U.S. Jewish Leaders Face Risky Situaton
As a new round of Mideast peacemaking begins, U.S. Jewish leaders are putting themselves on the line for a government in Jerusalem, whose real intentions are more impenetrable than ever.
In a flurry of actions and statements in recent days, Prime Minister Ariel Sharon just added to the confusion — and to the risks U.S. Jewish leaders face as they rally their troops to support his government in the face of a friendly but firm squeeze from Washington.
A lot is at stake for U.S. Jewish leaders, whose greatest fear is getting caught in the crossfire between the Bush administration, the government in Jerusalem and their own constituents — a Jewish community that will support Israel’s fight for security, but which has little interest in fighting to preserve Jewish settlements in Gaza and the West Bank.
Sharon has made a tantalizing, hard-to-read series of moves on the political and diplomatic chess board in recent days.
On May 25, the old hawk and architect of Israel’s sprawling settlements network won his government’s conditional endorsement of the international "road map" for Palestinian statehood. He won by a comfortable 12-7 vote, despite threats by far-right parties to bolt.
In a startling break with the past, Sharon told Likud Knesset members that the "occupation" must end, because "ruling 3.5 million Palestinians cannot go on indefinitely." That marked the first time a leader on the Israeli right referred to Israel’s presence in the West Bank and Gaza as an occupation.
At the same time, Sharon said construction in settlements will continue for generations. He has offered no clues about what kind of Palestinian state he will allow.
Sharon’s real intentions remain as opaque as ever. Is he prepared to offer a minimally acceptable amount of territory for creation of a Palestinian state and genuine sovereignty? Or are his recent statements and actions simply a new version of the old stall, meant to appease Washington until the pesky road map problem goes away?
Privately, members of his government say that accepting the road map wasn’t particularly risky, because they expect Yasser Arafat and Hamas to quickly undermine it.
The problem facing U.S. Jewish leaders, who have risked their relations with the Bush administration by lobbying against the road map in Congress, is that they don’t have a clue where Sharon is taking them and his nation. If Sharon’s endorsement was just a gambit, Jewish leaders here could find themselves in an awkward position, especially if the new Palestinian government tries to live up to its commitments under the plan.
A good-faith effort by the Palestinians could cause the administration’s enthusiasm for the road map, now tempered by low expectations, to soar. That could produce a White House backlash against those Jewish groups seen as trying to erect new road map obstacles on behalf of a balky government in Israel.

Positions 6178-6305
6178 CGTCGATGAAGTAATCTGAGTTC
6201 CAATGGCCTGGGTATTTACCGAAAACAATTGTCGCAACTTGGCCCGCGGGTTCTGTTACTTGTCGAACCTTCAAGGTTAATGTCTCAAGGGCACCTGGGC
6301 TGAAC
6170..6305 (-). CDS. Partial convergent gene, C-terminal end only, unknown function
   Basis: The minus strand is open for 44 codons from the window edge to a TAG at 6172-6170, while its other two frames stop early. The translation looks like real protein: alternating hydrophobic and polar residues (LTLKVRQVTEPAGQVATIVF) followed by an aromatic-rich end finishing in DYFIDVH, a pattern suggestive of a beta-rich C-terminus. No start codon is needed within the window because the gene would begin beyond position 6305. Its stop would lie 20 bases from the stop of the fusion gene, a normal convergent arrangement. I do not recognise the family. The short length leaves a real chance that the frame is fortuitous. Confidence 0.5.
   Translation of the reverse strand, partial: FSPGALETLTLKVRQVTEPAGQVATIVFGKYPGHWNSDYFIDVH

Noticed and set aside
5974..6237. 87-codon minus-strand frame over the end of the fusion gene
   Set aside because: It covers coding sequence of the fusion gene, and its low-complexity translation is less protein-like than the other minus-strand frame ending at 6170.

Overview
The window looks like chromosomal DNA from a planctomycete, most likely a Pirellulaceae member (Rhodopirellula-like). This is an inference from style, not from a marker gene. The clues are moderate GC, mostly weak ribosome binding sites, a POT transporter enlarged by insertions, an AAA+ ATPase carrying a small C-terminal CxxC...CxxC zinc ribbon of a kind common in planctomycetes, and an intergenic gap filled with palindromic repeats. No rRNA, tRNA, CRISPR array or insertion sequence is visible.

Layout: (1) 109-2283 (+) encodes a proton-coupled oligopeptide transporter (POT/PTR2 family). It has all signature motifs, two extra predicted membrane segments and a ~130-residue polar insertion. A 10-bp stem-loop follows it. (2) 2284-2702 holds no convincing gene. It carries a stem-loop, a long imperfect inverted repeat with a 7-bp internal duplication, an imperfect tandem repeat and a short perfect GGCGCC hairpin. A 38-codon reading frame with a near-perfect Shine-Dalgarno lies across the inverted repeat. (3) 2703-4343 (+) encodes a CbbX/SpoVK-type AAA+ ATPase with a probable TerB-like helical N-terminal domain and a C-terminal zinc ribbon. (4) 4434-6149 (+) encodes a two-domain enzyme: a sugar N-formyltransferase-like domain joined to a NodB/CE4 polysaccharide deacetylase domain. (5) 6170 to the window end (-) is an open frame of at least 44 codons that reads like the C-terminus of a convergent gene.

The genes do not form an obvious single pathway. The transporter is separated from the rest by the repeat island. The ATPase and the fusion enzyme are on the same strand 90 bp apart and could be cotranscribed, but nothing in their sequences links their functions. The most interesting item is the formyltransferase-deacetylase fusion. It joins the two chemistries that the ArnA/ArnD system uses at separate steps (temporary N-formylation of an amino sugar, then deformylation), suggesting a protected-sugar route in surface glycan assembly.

Alternatively, Jewish leaders could face a problem if the Sharon government really decides to embrace the plan. In the past, Israeli governments have abruptly reversed longstanding policy, leaving U.S. Jewish groups in the lurch.
That happened in 1993, when another old hardliner, Yitzhak Rabin, decided to talk to the PLO, while many Jewish groups here were still treating "dialogue" with Arafat as a mortal sin. It could happen again if Sharon surprises the world and decides to follow the road map’s route to a settlement.
Sharon’s whole history may argue against acceptance of the road map’s core demands, including quick timetables for statehood and a settlements freeze, but he has also demonstrated a fierce determination to preserve smooth relations with Washington.
Jewish groups here need to be prepared for sharp policy changes in Jerusalem, as Sharon weighs his options. Harder to deal with will be the already wide gap between community leaders and rank-and-file Jews on peace issues.
Polls show that a majority of U.S. Jews still support the road map’s basic principles, including Palestinian statehood, security for Israel and a negotiated end to the occupation, despite almost three years of horrific terrorism. If the plan moves forward, Jewish leaders, who seem to be fighting a rear-guard action against it, could find themselves at odds with a community that may be much more willing to see Israel take risks for peace.
American Jews will support Sharon as long as they believe he is fighting for Israel’s security. That support has generally encompassed even the tough military actions he has taken in recent months to do what the Palestinians have failed to do — put the terror groups out of business.
But they are unlikely to rise to the defense of an Israeli government that seems more intent on preserving settlements than on serious negotiations.
If the administration pursues the plan and Israel resists, the gap could widen between a Jewish leadership that defends the policies of the current Israeli government and a Jewish public that is not yet ready to abandon active, difficult peace efforts, despite two very grim years.